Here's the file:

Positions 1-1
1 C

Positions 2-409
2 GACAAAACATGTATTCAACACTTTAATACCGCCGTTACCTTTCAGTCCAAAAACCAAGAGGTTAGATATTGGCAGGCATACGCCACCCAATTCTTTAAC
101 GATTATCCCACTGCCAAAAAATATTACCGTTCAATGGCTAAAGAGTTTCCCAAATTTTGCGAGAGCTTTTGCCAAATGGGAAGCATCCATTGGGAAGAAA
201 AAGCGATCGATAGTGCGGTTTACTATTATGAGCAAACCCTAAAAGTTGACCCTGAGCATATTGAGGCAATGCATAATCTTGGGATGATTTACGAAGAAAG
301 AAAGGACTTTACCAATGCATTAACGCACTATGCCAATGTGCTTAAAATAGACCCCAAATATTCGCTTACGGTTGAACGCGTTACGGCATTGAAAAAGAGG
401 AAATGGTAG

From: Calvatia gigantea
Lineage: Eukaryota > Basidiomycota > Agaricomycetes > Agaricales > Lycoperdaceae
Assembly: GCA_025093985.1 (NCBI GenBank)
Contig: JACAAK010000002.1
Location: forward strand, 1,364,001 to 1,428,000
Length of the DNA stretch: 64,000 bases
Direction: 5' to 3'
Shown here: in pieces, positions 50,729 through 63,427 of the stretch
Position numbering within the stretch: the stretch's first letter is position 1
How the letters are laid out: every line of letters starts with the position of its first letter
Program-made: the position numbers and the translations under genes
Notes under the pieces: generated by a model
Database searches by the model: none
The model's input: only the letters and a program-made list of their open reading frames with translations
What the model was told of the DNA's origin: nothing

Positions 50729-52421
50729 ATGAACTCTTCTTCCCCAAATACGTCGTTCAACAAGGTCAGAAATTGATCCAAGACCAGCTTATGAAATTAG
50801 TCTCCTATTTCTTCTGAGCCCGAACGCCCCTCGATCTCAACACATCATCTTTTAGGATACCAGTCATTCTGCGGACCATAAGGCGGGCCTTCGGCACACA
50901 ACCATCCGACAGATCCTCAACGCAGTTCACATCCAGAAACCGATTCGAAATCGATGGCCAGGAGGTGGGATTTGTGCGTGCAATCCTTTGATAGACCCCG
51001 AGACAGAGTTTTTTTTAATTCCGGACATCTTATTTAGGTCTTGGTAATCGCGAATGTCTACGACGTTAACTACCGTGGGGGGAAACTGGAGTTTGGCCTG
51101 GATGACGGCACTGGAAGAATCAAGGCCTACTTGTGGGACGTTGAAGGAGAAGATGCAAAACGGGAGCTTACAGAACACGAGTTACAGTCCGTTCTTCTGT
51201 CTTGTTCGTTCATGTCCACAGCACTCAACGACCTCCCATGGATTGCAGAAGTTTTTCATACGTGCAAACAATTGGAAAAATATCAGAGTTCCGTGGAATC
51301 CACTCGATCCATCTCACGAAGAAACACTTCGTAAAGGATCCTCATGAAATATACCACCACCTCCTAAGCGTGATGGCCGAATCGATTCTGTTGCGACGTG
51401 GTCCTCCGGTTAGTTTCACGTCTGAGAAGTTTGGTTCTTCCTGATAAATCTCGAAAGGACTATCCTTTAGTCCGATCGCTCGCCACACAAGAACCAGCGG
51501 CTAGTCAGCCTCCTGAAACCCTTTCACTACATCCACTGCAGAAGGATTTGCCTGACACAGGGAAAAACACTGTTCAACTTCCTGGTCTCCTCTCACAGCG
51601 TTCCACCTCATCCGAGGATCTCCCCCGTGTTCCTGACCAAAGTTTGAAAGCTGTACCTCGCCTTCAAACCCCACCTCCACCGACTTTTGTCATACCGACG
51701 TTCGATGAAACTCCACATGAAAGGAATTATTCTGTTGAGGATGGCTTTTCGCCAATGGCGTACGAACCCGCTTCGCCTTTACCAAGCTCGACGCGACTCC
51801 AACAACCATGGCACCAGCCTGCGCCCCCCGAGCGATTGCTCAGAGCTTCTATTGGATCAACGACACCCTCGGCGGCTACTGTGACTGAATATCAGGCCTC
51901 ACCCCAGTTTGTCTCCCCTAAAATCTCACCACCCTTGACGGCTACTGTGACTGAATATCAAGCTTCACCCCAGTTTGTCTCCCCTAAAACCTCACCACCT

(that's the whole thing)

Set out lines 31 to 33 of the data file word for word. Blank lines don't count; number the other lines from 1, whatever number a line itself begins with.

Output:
51301 CACTCGATCCATCTCACGAAGAAACACTTCGTAAAGGATCCTCATGAAATATACCACCACCTCCTAAGCGTGATGGCCGAATCGATTCTGTTGCGACGTG
51401 GTCCTCCGGTTAGTTTCACGTCTGAGAAGTTTGGTTCTTCCTGATAAATCTCGAAAGGACTATCCTTTAGTCCGATCGCTCGCCACACAAGAACCAGCGG
51501 CTAGTCAGCCTCCTGAAACCCTTTCACTACATCCACTGCAGAAGGATTTGCCTGACACAGGGAAAAACACTGTTCAACTTCCTGGTCTCCTCTCACAGCG